I think that everyone who steps into MF ought to give a TLR a try, because they are cheap. TLRs provide a lot of the benefits of MF for a reasonable price, whereas most other MF platforms are horrendously overpriced.

So try an old used Rollei TLR or a Mamiya. It'd be a great way to get your feet wet without spending more than a few hundred dollars.
posted by gen at 4:17 PM on August 15, 2004

Lisa beat me to a lot of what I was going to say.

A good idea might be to start out with a low end camera before splashing out on something special. My first medium format camera was a Yashica Mat 124 - you can pick them up really cheaply, the results aren't bad, and it begins to give you a feel for the affair.

All I will say about Hassleblads is that they are very beautiful, and very expensive. I accompanied a photographer friend to 'look' at one a few weeks ago. He was completely broke, but once he had picked it up, he wasn't going to let go, and now he is even more broke.

Fuji NPH is a great film
posted by gravelshoes at 4:23 PM on August 15, 2004

Oh, and another decision to make is if you want an SLR or a rangefinder. Many of the older MF cameras are rangefinders, and some (like the Mamiya 7) are still being made.

The pro of a rangefinder is that it's very light & easy to handhold compared with an SLR -- also, if you can find older used ones, they're cheap! And they're quiet, so you can sneak photos of unsuspecting subjects more easily. The con is that the composition you make through the viewfinder isn't always identical to what you'll get on the negative ... you have to learn to adjust for that. You might get a lot of unintended legs and street signs poking into your frame at first.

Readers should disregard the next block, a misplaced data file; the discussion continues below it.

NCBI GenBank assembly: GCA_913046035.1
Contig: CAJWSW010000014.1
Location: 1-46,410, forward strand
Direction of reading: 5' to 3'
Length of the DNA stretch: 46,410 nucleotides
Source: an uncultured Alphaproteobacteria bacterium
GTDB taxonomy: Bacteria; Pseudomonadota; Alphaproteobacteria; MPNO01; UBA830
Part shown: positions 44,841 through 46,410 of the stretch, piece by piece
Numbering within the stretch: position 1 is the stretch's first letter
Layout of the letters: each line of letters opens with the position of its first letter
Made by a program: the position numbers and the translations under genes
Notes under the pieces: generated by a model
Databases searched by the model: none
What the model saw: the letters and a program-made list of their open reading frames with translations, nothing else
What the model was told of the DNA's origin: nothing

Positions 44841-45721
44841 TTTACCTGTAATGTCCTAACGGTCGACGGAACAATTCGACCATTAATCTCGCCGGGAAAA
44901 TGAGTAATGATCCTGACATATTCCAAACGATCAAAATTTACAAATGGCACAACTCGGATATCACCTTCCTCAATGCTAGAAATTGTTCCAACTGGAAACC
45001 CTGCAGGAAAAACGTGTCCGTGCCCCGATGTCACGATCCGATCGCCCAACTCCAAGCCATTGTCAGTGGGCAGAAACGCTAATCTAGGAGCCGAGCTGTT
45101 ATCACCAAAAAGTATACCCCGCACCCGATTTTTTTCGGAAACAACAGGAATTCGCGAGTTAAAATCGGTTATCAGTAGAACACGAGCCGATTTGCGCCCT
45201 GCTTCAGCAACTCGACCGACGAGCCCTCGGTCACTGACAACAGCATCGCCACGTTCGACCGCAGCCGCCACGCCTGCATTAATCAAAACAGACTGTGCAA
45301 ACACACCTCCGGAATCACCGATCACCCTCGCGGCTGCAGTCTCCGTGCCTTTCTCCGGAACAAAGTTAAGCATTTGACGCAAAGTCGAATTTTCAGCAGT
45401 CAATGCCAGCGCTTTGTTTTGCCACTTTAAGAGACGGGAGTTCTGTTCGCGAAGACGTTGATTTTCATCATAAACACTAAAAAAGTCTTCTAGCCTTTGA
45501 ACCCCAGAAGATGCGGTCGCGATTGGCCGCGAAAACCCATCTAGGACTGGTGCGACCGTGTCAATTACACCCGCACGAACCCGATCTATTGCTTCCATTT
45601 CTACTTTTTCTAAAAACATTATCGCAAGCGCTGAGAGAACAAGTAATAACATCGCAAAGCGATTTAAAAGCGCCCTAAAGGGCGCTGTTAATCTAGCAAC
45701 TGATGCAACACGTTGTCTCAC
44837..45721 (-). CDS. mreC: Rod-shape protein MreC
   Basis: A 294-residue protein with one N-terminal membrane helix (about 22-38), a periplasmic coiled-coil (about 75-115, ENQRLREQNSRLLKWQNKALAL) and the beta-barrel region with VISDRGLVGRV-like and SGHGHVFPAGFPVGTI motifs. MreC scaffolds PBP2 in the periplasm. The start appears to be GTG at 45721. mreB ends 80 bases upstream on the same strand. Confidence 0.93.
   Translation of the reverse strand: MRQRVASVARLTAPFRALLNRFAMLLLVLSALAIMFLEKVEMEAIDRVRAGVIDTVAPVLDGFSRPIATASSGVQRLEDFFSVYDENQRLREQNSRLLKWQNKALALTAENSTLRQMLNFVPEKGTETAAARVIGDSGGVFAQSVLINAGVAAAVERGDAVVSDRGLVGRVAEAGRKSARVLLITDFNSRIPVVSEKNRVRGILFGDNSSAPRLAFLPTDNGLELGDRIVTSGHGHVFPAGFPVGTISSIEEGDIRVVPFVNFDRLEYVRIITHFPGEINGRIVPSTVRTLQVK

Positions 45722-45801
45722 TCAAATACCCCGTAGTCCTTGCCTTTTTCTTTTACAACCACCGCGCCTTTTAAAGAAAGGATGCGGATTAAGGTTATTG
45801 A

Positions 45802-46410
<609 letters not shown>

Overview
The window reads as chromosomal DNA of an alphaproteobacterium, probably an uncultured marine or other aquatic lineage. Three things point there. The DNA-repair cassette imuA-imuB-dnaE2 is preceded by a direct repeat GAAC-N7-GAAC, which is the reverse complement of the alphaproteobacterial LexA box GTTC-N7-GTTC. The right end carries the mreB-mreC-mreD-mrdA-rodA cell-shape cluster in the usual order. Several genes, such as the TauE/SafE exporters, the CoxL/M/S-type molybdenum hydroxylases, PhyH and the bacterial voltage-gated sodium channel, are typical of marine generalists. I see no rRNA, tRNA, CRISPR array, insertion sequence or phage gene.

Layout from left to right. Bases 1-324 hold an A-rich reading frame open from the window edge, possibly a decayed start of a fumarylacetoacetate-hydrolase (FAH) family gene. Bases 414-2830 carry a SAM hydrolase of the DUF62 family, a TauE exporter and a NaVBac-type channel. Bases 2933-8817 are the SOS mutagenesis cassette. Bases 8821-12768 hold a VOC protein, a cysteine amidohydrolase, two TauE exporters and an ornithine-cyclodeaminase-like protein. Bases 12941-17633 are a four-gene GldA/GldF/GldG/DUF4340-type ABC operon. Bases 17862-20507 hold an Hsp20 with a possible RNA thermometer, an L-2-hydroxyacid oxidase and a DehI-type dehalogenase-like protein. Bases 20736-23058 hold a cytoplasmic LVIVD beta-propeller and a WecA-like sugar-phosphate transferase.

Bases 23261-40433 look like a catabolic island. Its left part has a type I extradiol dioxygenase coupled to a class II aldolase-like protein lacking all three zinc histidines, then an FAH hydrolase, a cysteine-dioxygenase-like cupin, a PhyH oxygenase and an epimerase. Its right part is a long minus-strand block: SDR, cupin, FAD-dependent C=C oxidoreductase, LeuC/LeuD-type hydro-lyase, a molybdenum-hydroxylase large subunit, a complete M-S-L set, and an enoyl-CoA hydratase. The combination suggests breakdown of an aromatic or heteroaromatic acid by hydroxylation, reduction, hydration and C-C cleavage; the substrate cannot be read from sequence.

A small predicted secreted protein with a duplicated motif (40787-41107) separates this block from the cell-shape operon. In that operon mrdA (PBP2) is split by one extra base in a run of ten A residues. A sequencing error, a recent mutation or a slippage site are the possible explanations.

The pro of MF SLRs is that they're basically WYSIWIG in terms of what you see through the viewfinder and what you get on the negative. They tend to operate a lot like a 35mm camera in manual mode ... they're just bigger and heavier. The con is that they're big and heavy, and the mirror can be loud if you're trying to be discreet. (My Bronica lets me flip the mirror before I make an exposure, which helps, but don't try that without a tripod.)

Of course, the cheapest rangefinder MF camera of all is the Holga -- so fun in its unpredictability. Some images here.
posted by lisa g at 5:11 PM on August 15, 2004

If you're not doing your own, bear in mind that the cost of processing and printing medium format (compared to the convenience and ready availability of 35mm) is an important consideration in total cost of ownership.